The underlying premise for much of the management of other-people's-money (OPM) is that if the market drops by an appreciable amount, then Bernanke will step in and save the day. The problem with these 'perceived truths', as Charles Biderman of TrimTabs notes, is that they come-and-go; much like buy-and-hold and China-as-the-engine-of-the-world's-growth. The belief in the Bernanke Put has been around since the end of 2009 and is why the biggest holders of stocks are today mostly fully invested because they really believe that the Fed will remain the buyer of last resort. Unfortunately, as Charles points out, 'market truths always end badly' and in this case what is underlying the belief is that sooner of later the US economy will grow fast enough to allow the Fed to stop priming the pump with newly minted money into stocks; and in this case, he fears, "the headwinds are just too big and that rapid growth will not happen any time soon".
After offering his condolences for the loss today of Dan Dorfman, Charles Biderman, of TrimTabs, takes the Greeks (and Germans) to task. Charles remains long-term bearish on European stocks (and the big US banks). Greeks, it appears from Charles perspective, want to stay in the Euro but on easier terms. This, at first glance, perplexes the less-than-sanguine Sausalitan, given the disastrous economic situation they remain in. However, on reflection, Biderman realizes that the simple fact is that the Greeks like the ability to borrow money to pay their bills and even better, never having to repay the loan - which makes perfect sense. If the Germans are willing to keep lending to Greece, even if most goes to repay old loans, then Greeks keep getting some new cash - which would disappear if the Greeks left the Euro. This situation, he opines, would seem 'horrible' as "Greeks might have to go and do something for a living and even pay some taxes". Concluding on the three types of creditors that exist, it is little wonder that the Greeks, in their ponzi state, would want to keep the dream alive and hold the M.A.D. grenade over Germany's head just a little longer. The brutal truth is that Greece (and Spain and Italy) will take as much cash as they can until there is no more given and then-and-only-then will they act for change. The disastrous end-result will be the same as if Germany left the Euro and first mover advantage in this case may well prove exceptionally valuable.
In browsing the last seven months of video commentary that Charles Biderman, of TrimTabs, has produced, he is clear on one thing, "nothing has changed". With an 'admittedly rigged' stock market now at the behest of global central banks and the slow-motion train-wreck in Europe seemingly approaching the end of its can-kicking-road, Biderman is frustrated by the inane financial media's perpetual belief that we are 'a grand plan' away from a return to the way the world was before the crisis began - "We are not!" Wages and salaries in the US continue to stagnate with a $100bn per month deficit as he is incredulous at the belief that we can go on printing $1.3 trillion to produce $250 billion in spending each year. The US economy will double-dip when the Fed's attempt at rigging the stock market and economy is no longer perceived as viable and as the paisley-wearing pontificater expects both inflation (inevitable with CB printing) and deflation (big banks, European and EM equities thanks to the interventionist policies of the global central banks), he suggests gold as a core holding.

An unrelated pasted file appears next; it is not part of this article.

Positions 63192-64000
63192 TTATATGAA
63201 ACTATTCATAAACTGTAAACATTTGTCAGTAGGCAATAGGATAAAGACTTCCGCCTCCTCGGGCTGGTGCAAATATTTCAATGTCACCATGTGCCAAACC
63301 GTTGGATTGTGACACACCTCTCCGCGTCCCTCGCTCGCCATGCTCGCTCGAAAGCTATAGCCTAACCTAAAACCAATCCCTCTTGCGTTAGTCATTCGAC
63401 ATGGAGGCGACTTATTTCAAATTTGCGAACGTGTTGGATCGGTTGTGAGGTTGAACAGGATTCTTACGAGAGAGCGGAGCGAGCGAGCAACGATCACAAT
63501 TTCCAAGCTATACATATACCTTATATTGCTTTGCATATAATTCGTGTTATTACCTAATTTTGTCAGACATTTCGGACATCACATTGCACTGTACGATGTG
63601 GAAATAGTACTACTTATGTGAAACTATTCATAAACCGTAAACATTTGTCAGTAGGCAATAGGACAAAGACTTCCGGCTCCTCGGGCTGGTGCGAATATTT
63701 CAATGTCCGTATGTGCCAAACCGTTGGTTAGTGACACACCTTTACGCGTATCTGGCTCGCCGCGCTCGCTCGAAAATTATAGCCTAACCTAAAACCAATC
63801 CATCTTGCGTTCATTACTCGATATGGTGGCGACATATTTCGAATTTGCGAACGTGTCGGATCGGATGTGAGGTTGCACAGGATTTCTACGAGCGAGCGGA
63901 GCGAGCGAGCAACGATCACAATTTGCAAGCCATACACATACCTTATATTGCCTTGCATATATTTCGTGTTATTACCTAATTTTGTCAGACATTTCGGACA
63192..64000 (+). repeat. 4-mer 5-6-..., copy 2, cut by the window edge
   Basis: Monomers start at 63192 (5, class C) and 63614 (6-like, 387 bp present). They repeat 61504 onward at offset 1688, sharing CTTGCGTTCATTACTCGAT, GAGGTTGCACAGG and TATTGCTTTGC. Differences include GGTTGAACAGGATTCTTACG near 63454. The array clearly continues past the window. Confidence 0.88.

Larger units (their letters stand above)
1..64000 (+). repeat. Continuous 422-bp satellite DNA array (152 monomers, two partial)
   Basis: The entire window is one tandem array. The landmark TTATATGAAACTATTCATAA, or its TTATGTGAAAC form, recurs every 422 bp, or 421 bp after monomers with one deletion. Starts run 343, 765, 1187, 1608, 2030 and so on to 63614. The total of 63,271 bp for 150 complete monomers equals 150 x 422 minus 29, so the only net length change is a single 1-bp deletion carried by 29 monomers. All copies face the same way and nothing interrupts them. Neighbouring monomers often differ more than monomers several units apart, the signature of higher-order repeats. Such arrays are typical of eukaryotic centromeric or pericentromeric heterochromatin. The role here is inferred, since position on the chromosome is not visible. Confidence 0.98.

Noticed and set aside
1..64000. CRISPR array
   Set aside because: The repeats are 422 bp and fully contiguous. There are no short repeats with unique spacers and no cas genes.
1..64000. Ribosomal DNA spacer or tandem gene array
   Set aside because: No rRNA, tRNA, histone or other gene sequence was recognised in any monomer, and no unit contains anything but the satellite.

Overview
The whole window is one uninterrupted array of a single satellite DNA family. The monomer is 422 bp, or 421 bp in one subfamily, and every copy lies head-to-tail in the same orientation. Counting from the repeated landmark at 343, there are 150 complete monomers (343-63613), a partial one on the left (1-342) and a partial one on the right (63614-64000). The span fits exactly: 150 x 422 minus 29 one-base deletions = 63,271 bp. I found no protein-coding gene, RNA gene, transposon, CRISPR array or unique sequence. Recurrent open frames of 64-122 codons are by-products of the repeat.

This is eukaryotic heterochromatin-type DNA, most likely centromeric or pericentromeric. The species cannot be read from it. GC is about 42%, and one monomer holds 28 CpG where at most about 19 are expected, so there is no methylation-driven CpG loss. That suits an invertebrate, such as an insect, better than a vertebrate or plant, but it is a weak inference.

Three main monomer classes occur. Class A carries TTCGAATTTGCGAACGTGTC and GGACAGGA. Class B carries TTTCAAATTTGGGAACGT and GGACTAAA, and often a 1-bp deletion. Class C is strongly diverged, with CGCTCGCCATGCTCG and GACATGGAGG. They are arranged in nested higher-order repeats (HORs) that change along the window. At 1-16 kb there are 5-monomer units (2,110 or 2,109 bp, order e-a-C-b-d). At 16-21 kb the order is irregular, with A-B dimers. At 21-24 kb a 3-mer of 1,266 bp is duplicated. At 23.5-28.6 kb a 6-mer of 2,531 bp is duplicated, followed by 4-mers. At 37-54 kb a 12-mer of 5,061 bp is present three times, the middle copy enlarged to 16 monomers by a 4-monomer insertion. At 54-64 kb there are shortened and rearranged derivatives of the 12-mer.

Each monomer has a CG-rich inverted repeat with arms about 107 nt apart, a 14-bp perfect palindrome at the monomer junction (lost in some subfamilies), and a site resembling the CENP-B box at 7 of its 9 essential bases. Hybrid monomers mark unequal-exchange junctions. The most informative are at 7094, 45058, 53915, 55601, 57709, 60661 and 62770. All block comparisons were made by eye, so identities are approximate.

"We live in interesting times" is the understated introduction to one of Charles Biderman (of TrimTabs) more concerning and stunned rants. With the value of all stocks still around double the 2009 lows yet today's incomes are barely growing, and realistically - with all the headwinds we face - there is no hope for rapid growth in wages & salaries anytime soon, the avuncular analyst feels the need to warn all that "stock prices are due to plunge". Following a little stock market history, Charles notes that while wages and salaries in the US have quadrupled over the past 30 years, the value of all US stocks has risen 18 times. In 1982, stocks relative to wages & salaries were 0.6-to-1 and now the ratio is north of 2.6-to-1. This is explained by an interesting discussion of the excess wage growth over spending argument (once basic human needs are met - and a bigger house) which prompts a brief interlude on wages & salaries as 'the' trim-tab (marginal mover) for stocks. Implicitly then, "How can stock markets be this high if the real economy is barely growing?" - the obvious answer is Central banks are tying to solve all the world's problems via the printing press and as the Bay-Area bad-boy notes, the central banks may be the largest market participant but they are not the only one and in the end "they will get what they deserve" as stocks drop to 2009 lows.